Our Child

Our “Child” ;-)

So a comment to a previous post came up requesting I “run the numbers” for a slightly different situation than normal. As you can no doubt tell from the title of this post, we’re using the example of a lower than “average” Australian income as well as the dreaded, always hideously expensive child! On the plus side we have a relatively small mortgage by most Australian’s standards. Summing it up though we have:

  • $150,000 Mortgage (at say 5% interest rate)
  • Single mother income of $50,000
  • 1 child to take care of


According to the ATO’s Simple Tax Calculator:

Jill’s Base Income: $50,000.00
Jill’s Annual Tax: -$7,797.00
Jill’s Current HELP Debt: $0.00
Jill’s Take Home Pay: $42,203.00

Total Income After Taxes: $42,203.00
Total Income: $1,623.19 Per Fortnight


Now I’m not sure what expenses a single mother with one child would have. I’m sure this would vary greatly on many things like how old the child is, if the mother is receiving alimony or government assistance, if the child is going to a private or public school and so on. Generally though I like to think children cost at the very worst, slightly less than full grown adults. As such I’ve put together a general list to estimate what their expenses might be.

House Insurance:$900
Internet:$720 ($60 Per Month)
House Rates:$1,000
Food:$6,240 ($120 Per Week)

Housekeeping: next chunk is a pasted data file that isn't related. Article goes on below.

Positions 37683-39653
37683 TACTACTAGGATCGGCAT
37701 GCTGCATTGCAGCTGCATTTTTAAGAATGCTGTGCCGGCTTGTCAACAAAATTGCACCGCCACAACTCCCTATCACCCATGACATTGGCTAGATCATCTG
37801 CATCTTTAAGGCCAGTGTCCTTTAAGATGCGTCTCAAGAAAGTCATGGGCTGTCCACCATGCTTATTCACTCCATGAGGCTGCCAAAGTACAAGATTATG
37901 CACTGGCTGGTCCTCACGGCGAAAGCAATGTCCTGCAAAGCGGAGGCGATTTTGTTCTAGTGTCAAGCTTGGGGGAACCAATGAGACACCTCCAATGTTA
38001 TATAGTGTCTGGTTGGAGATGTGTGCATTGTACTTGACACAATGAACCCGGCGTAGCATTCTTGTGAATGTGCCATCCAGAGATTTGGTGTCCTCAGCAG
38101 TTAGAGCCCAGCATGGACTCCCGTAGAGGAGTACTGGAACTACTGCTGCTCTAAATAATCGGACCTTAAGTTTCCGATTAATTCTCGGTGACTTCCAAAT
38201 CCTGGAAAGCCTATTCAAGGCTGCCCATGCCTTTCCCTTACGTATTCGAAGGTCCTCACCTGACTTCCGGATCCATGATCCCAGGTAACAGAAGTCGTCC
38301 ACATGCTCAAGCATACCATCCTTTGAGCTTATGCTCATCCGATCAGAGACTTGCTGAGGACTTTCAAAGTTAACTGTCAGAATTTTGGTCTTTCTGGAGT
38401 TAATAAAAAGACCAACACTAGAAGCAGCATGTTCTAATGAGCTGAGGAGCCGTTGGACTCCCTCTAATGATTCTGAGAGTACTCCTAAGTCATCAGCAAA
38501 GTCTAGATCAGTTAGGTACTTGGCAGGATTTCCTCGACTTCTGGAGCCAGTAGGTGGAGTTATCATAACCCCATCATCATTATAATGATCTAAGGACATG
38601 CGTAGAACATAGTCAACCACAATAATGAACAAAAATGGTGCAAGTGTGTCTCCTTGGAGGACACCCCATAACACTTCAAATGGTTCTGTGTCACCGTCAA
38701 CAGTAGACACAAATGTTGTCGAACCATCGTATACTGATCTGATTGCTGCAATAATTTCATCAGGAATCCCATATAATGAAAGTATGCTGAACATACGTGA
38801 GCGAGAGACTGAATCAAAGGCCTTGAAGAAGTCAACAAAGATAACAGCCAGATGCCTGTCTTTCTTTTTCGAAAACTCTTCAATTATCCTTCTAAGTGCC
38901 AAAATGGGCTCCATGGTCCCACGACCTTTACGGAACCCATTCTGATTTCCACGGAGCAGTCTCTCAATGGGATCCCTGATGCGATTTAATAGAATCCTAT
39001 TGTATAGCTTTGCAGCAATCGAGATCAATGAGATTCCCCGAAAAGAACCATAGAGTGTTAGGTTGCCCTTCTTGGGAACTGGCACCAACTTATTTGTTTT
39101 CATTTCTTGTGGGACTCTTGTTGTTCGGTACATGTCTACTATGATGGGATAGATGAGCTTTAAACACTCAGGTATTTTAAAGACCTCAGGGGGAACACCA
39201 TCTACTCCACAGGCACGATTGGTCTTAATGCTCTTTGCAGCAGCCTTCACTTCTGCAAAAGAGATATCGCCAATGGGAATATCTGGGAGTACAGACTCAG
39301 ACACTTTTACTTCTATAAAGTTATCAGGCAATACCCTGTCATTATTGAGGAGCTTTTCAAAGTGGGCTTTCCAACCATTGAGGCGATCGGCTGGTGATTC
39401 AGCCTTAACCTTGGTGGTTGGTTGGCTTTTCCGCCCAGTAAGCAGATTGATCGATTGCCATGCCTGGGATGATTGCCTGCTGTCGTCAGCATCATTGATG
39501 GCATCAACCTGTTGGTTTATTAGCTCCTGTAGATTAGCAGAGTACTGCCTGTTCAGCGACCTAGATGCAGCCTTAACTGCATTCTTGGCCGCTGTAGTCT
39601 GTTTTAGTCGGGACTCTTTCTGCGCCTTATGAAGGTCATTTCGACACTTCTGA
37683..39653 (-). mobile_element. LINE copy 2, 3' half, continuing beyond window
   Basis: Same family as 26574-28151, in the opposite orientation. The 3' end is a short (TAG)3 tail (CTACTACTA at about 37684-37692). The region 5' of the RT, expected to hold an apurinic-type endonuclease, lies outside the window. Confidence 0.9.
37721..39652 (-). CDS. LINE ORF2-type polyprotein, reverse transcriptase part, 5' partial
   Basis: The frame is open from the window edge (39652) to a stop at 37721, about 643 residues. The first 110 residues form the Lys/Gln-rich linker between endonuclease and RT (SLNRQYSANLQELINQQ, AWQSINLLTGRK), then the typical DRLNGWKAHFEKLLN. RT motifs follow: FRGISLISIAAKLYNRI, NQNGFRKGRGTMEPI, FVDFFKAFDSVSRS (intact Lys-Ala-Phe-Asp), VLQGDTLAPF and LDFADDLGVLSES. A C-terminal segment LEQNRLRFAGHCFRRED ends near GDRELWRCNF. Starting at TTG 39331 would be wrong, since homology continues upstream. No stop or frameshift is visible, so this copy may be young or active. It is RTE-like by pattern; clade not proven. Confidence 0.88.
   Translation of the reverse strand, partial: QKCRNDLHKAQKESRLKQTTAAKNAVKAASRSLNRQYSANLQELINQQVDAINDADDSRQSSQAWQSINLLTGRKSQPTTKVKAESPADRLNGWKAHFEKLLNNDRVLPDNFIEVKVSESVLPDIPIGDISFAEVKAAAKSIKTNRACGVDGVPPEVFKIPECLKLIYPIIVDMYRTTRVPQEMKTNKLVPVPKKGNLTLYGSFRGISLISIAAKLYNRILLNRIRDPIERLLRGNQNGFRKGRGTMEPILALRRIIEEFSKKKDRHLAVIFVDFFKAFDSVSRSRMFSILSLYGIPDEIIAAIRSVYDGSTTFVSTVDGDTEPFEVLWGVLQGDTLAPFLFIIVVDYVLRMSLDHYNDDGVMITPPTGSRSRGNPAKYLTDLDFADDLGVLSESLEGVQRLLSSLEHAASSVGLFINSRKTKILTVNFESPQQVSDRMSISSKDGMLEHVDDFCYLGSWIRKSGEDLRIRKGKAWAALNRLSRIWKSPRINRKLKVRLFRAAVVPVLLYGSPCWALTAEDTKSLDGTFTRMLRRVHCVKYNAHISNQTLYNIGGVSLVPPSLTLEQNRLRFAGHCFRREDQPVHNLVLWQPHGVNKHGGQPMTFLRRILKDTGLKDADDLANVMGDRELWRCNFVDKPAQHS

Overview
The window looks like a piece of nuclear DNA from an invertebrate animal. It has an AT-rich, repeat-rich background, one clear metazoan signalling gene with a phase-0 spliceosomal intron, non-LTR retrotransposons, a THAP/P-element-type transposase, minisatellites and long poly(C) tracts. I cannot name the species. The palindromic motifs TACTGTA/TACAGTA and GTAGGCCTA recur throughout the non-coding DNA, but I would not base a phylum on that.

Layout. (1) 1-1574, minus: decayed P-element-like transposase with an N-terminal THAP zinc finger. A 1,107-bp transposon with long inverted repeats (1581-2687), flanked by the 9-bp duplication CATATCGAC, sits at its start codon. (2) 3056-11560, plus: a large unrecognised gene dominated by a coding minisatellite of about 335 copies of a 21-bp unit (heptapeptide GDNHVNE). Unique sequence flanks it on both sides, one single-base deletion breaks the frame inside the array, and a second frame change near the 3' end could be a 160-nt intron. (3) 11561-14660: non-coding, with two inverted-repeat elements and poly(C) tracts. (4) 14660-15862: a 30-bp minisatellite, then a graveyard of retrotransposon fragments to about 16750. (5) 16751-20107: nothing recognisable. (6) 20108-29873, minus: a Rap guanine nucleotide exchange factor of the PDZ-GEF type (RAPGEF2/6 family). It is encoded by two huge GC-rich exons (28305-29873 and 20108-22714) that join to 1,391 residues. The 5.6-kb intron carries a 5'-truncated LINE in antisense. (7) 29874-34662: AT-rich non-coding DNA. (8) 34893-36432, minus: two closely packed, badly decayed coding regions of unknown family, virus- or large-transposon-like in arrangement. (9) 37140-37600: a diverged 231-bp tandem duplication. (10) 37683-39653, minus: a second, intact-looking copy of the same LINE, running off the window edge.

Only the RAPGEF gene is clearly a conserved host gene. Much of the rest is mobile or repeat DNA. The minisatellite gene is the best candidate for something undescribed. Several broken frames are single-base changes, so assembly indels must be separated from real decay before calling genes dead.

Car Insurance:$800 (1 Car)
Car Rego:$750 (As Of 2015)
Car Petrol:$2,340 ($45/Week Travelling 430km)
Car Services:$500 (1 Car)
Mobile Phone:$360 ($30 Per Month * 1 Phone)
Private Health Insurance:$2,300 (Mother + Child)
Presents (Birthdays/Christmas/Easter):$2,000
Child ($100/week):$5,200
Total Expenses:$26,010 Per Year
Total Expenses:$1,000.38 Per Fortnight

You’ll note I’ve also added in a “child” cost of $100 per week on the end there. As in previous posts, this is what the ABS seems to think is pretty much the top range of child care costs are for an average child and as I’ve never been a parent before, it’s the only trusted source I’ve got!

The average net cost to parents for formal care (taking into account the Child Care Benefit and Child Care Tax Rebate entitlements) was $53 per week. Children who attended long day care had the highest average net weekly cost of $73, reflecting the average hours per week children spend in long day care (19 hours). Over half of all children who usually attended formal care (55%) had net costs of less than $40 per week. Almost 30% of children in formal care had a net weekly cost of $40-$99 and 15% of children had a net weekly cost of $100 or more. [Citation]